Cryptocurrency Regains its Reputation in Paradise

Can a renowned tourist hub in Bali become a bitcoin wonderland?

The luxurious Hotel Santika, now accepting bitcoin / Photo courtesy of

Ever since Mt. Gox, once the world’s largest bitcoin exchange, filed for bankruptcy earlier this year, it’s been hard to take big cryptocurrency projects seriously. Once heralded as an independent, universal, and secure utopian currency, many now see bitcoin as one more site of human error, greed, and duplicity. So when two bitcoin entrepreneurs from Indonesia, Oscar Darmawan and William Sutanto, floated a plan this spring to convert an entire island to bitcoin compatibility, even crypto enthusiasts were skeptical. But as they reveal more of their business plan, and the project continues to gain momentum, it seems like they just might have found a recipe for success. They’re calling their venture BitIslands, and tapping the renowned tourist hub of Bali as their, hopefully, first cryptocurrency paradise.

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Puppy Love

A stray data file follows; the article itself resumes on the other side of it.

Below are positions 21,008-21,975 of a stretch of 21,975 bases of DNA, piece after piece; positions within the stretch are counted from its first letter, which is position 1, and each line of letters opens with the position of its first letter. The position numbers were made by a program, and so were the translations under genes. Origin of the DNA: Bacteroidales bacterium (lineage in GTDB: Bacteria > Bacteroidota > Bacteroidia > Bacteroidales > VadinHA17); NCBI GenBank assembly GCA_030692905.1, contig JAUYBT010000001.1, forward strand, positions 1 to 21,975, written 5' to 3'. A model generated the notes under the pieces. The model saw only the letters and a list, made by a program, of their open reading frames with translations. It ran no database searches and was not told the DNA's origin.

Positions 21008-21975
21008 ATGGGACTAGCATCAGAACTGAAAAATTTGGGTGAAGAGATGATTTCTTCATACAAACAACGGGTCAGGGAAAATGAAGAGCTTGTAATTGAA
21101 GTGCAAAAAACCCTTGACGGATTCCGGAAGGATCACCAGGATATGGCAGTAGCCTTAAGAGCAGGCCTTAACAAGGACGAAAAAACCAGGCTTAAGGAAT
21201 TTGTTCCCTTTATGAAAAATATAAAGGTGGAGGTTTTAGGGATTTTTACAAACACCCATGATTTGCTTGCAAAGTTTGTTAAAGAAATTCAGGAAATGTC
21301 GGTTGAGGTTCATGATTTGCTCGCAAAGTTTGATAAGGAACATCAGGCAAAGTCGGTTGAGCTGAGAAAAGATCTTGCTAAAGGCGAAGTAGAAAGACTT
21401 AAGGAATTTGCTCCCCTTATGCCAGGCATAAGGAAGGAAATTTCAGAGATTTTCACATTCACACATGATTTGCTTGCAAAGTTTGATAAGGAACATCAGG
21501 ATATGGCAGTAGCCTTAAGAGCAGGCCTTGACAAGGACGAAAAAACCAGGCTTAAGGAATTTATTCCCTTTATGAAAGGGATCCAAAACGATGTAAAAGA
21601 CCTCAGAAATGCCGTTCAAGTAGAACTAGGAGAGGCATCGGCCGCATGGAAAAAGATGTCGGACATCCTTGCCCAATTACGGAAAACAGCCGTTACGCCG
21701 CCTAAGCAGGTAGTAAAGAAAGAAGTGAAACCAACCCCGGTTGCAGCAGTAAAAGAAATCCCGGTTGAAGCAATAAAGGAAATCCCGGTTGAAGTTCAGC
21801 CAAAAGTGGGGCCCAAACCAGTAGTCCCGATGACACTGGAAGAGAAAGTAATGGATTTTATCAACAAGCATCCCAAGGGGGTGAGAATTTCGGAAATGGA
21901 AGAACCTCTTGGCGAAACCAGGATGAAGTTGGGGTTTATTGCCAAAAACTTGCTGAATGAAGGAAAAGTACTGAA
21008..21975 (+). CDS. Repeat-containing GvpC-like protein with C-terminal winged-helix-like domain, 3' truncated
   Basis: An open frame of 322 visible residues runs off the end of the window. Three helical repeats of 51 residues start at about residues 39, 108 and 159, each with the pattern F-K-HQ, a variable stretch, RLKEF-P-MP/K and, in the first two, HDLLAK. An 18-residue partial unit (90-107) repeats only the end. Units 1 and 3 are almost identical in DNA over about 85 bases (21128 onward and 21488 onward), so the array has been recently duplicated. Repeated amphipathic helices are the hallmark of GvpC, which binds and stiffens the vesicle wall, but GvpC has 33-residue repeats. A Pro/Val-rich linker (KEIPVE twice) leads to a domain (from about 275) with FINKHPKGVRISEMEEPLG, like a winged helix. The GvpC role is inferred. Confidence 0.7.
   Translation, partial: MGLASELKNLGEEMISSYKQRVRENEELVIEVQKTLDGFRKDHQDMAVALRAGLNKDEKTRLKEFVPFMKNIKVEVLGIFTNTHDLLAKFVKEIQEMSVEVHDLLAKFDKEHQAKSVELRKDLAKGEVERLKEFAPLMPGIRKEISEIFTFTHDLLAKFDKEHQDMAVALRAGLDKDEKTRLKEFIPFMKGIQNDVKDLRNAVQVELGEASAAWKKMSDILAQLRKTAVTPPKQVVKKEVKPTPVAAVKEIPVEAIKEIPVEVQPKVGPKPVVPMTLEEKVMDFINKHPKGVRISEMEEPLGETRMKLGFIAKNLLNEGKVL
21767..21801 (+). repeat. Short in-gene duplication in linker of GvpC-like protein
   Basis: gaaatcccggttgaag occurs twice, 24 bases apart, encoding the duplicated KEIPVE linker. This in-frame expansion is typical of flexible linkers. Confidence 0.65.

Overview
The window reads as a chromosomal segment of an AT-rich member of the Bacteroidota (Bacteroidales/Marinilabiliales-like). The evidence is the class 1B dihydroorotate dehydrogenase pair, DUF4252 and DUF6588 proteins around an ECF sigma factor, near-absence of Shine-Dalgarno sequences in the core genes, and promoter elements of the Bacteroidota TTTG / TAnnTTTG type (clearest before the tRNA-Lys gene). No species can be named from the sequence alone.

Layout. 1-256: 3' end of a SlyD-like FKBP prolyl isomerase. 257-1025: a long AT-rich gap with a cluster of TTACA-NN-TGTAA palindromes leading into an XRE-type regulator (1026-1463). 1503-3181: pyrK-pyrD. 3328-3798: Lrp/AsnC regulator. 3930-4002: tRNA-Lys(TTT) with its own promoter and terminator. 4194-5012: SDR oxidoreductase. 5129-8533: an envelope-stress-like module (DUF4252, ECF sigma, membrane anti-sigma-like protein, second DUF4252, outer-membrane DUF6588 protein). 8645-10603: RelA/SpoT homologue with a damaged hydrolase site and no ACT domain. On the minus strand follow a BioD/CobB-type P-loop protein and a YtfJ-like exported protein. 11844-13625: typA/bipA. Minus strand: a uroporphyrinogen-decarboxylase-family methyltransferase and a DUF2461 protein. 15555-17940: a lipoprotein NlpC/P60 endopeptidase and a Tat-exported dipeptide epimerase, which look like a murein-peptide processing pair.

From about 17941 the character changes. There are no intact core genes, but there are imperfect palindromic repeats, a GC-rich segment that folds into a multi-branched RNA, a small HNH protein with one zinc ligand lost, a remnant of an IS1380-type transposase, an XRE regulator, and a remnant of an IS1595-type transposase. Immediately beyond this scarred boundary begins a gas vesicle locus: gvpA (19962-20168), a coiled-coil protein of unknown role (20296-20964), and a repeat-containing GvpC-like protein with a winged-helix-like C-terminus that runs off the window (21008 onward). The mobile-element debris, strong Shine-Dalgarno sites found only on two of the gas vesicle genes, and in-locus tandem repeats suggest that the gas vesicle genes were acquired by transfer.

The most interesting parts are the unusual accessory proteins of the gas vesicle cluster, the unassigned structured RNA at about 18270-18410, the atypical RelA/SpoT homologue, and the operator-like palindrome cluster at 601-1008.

What a canine-emblazoned cryptocurrency can teach about philanthropy

In March, NASCAR driver Josh Wise received an email from a member of the social-networking service Reddit about a crowdfunding campaign to sponsor his car for a May race at Talladega Superspeedway. At the time, Wise’s team was only eight strong—this on a circuit in which the biggest stars have hundreds of staff and millions of dollars’ worth of sponsors. Earlier that month, at the Food City 500, Wise had driven an unsponsored car. He needed at least $70,000 to get his crew to Talladega.

The fundraiser was collecting money not in U.S. dollars but in something called dogecoin. All the coins were being deposited into a digital “wallet,” and they all had a dog’s face on them.

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